Undergraduate Program

We offer students a diverse and challenging program in the language and culture of German-speaking Europe, including literature, the arts, history, business, and politics. Our program is characterized by personalized advising, interdisciplinary flexibility, co-curricular activities, and opportunities to conduct independent research and to study and undertake internships abroad. Courses at the 100, 200, and 300 levels emphasize student involvement with the aim of developing students’ use of the German language, including the ability to comprehend, interpret, and produce spoken, written, and multimedia texts in different genres. Cultural topics are integrated into instruction starting in the first semester. At the 400 and 500 levels, survey courses provide students with a broader perspective on German cultural traditions, while other advanced courses often have a thematic focus.

All of our courses except GERM 315: German Literature and the Modern Era are taught in German. Majors have the option of taking two approved courses offered by other departments that are taught in English and include significant content related to German-speaking Europe; minors may take one such course. Courses taken in departments such as the history of art, philosophy, political science, sociology, and theatre will enhance students’ study of the language and culture of German-speaking Europe.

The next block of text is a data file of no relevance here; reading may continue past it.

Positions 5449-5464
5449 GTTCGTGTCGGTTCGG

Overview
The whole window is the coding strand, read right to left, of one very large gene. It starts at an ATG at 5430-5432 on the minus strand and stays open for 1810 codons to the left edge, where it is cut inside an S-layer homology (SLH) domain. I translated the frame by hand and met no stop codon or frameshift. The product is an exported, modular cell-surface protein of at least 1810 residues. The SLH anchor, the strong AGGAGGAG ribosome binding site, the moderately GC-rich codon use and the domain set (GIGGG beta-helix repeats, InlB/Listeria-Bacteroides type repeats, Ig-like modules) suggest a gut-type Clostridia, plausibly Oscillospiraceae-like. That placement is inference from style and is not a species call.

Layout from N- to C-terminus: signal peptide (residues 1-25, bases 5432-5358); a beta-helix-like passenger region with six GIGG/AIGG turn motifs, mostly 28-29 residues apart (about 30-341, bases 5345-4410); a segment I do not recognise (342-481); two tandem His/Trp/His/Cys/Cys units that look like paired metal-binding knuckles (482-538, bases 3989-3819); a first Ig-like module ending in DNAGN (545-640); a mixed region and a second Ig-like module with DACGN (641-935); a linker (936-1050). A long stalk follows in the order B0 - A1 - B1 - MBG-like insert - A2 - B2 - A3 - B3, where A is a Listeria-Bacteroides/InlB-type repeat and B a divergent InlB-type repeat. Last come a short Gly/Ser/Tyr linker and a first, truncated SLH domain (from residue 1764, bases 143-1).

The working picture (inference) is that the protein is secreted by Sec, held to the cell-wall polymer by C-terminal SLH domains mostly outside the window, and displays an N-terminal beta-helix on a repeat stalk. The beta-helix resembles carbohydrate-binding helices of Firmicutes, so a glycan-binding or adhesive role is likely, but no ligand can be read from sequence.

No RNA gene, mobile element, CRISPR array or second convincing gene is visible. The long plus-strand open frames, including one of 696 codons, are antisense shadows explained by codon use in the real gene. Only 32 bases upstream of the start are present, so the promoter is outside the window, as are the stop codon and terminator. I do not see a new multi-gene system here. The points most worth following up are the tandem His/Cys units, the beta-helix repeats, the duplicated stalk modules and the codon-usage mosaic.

Both the German Studies major and minor can be combined with majors and minors in other departments. Many students take advantage of this opportunity and combine their study of German with linguistics, business, philosophy, European studies, and history, for example.

Courses for reading knowledge are offered in German, and subject to availability, Dutch.

Placement

Students beginning the study of German at KU should take GERM 104. Students who have studied German before should take the online German placement examination and contact the department’s placement officer, Dr. Emily Wallace, Emily.wallace@ku.edu.

Retroactive Credit

Students with no prior college or university German course credit are eligible for retroactive credit as follows:

  • 3 hours of retroactive credit are awarded to a student with 2 or 3 years of high school German who initially enrolls at KU in the third-semester German course (GERM 201) and receives a grade of C or higher.
  • 6 hours of retroactive credit are awarded to a student with 3 or 4 years of high school German who initially enrolls at KU in the fourth-semester German course (GERM 202 ) and receives a grade of C or higher.